It’s not everyday that we get asked to cater a meal for a British film crew that’s taping a TV show about a local survival expert. So we were intrigued to learn more about this production that was using our catering in Springfield Missouri.
Tucked away along the Niangua River, students at First Earth Wilderness School use crickets as a protein source, carve their own arrowheads and, most importantly, learn to survive in remote conditions. The school is owned by survival expert Bo Brown, who has taught outdoor survival techniques for more than 25 years. Brown first became interested in what he describes as “primitive survival skills” when he was working as a musician at Silver Dollar City.
There, he formed a bond with a fellow outdoor enthusiast. According to Brown, the two took regular hiking trips and began “leaving more and more gear at home,” enjoying the challenge of surviving with traditional methods. In 1992, the two launched Red Willow Primitive School to pass on their knowledge. When his business partner left the school, Brown renamed it First Earth Wilderness School. He’s been teaching survival skills ever since.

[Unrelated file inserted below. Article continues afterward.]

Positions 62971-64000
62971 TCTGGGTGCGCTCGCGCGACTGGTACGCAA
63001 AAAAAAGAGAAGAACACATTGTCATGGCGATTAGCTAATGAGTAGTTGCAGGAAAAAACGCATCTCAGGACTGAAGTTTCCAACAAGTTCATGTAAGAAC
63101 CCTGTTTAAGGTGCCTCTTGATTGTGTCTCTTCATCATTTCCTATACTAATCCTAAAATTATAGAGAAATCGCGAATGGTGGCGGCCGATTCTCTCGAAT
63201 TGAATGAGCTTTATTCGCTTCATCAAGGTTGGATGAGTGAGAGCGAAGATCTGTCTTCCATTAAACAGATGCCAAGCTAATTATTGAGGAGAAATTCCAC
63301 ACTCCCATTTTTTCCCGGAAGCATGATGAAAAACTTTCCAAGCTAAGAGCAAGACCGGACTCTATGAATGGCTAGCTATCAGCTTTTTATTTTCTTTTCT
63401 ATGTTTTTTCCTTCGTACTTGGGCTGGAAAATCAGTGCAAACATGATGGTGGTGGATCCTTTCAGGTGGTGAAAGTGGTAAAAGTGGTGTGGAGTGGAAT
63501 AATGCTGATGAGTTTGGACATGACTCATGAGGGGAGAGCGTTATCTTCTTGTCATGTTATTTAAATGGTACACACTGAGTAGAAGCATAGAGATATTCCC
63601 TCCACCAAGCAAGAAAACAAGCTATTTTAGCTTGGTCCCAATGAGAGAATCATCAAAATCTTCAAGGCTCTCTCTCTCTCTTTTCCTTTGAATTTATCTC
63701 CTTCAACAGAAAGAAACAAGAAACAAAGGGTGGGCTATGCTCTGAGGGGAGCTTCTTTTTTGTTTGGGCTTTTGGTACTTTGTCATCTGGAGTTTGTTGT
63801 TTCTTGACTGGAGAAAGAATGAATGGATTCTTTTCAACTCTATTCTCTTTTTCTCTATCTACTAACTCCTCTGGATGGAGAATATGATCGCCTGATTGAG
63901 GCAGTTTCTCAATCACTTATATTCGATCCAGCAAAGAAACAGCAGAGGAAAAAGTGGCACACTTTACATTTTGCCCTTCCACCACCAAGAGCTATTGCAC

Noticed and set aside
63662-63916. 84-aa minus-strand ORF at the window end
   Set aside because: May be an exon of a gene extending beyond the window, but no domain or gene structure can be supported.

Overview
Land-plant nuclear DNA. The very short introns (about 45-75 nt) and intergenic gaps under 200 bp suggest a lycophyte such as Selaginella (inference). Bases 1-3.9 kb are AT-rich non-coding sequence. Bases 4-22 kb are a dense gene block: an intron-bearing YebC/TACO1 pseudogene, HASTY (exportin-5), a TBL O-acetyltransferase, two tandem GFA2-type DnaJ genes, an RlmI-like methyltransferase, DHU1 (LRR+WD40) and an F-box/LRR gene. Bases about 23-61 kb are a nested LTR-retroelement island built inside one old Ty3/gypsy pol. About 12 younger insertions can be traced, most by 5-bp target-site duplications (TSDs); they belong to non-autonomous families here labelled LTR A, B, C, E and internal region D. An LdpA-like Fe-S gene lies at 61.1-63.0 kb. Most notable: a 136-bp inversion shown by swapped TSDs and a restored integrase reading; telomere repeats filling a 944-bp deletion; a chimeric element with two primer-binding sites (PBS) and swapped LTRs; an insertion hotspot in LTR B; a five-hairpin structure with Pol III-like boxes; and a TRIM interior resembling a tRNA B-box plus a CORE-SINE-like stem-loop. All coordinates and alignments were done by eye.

Brown teaches a variety of techniques designed to “help folks survive when they’ve lost their survival kit.” The basics include making stone tools from foraged rocks, tanning hides, making rope and string out of plant fibers and, of course, friction fire techniques. “Everything you need to survive—to make clothing, tools, weapons, anything—is out there,” says Brown. It’s his job to teach his adventurous students where to look.
When British adventure show New Lives in the Wild contacted Brown, he was surprised. Although he has received attention from several programs including “Survivorman” and “Naked and Afraid,” this particular program usually focuses on individuals who have made homes far off the grid. Brown’s personal home, however, isn’t terribly far from civilization. He has neighbors within shouting distance. “I can’t see any houses, but I can sure hear them,” says Brown. His wilderness school is another story: It’s housed on 8,000 remote acres in Lead Mine Conservation Area along the Niangua River.
“New Lives” is produced by British production company Renegade Pictures. When the Renegade crew arrived, they were encouraged to sample Brown’s typical survival menu which consists of healthy portions of foraged greenery, toasted grasshoppers and crickets and wasp larvae. “Toast them up and it’s like snack food,” laughs Brown. Brown recalls one moment on the set when he prepared bowls of “wilderness salad” with over a dozen kinds of foraged plants. The crew was prepared to eat when he pulled out a spray bottle of balsamic vinegar. “We’re primitive,” says Brown. “But we’re not savages!”
Eventually, the Renegade crew opted for slightly more civilized fare—and that’s where Bambinos came in. When the crew needed something more than crickets, we delivered paninis, salads, our famous spinach and artichoke dip and, of course, plenty of pasta. Whether you’re foraging greenery in the wilderness or planning a corporate event, we’re always happy to deliver items from our “keep it simple” catering menu for your next event.